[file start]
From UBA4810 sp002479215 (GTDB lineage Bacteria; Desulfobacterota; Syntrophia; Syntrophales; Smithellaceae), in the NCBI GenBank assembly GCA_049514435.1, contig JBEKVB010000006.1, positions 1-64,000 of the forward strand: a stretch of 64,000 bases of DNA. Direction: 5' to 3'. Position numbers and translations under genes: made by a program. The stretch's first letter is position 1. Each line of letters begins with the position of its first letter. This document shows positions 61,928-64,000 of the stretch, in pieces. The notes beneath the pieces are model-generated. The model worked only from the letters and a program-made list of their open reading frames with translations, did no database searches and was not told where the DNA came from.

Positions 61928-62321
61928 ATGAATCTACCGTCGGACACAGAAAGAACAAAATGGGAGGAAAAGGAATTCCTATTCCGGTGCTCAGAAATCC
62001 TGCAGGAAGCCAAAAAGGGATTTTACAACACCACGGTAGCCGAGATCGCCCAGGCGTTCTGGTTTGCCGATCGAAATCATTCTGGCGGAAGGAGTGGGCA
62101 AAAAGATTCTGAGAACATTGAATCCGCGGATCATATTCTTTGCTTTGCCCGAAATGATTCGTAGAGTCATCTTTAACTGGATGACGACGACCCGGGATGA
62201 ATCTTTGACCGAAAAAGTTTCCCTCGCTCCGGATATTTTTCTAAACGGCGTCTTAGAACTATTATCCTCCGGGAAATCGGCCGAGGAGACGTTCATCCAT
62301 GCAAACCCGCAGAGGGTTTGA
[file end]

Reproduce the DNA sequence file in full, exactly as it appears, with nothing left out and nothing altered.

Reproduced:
From UBA4810 sp002479215 (GTDB lineage Bacteria; Desulfobacterota; Syntrophia; Syntrophales; Smithellaceae), in the NCBI GenBank assembly GCA_049514435.1, contig JBEKVB010000006.1, positions 1-64,000 of the forward strand: a stretch of 64,000 bases of DNA. Direction: 5' to 3'. Position numbers and translations under genes: made by a program. The stretch's first letter is position 1. Each line of letters begins with the position of its first letter. This document shows positions 61,928-64,000 of the stretch, in pieces. The notes beneath the pieces are model-generated. The model worked only from the letters and a program-made list of their open reading frames with translations, did no database searches and was not told where the DNA came from.

Positions 61928-62321
61928 ATGAATCTACCGTCGGACACAGAAAGAACAAAATGGGAGGAAAAGGAATTCCTATTCCGGTGCTCAGAAATCC
62001 TGCAGGAAGCCAAAAAGGGATTTTACAACACCACGGTAGCCGAGATCGCCCAGGCGTTCTGGTTTGCCGATCGAAATCATTCTGGCGGAAGGAGTGGGCA
62101 AAAAGATTCTGAGAACATTGAATCCGCGGATCATATTCTTTGCTTTGCCCGAAATGATTCGTAGAGTCATCTTTAACTGGATGACGACGACCCGGGATGA
62201 ATCTTTGACCGAAAAAGTTTCCCTCGCTCCGGATATTTTTCTAAACGGCGTCTTAGAACTATTATCCTCCGGGAAATCGGCCGAGGAGACGTTCATCCAT
62301 GCAAACCCGCAGAGGGTTTGA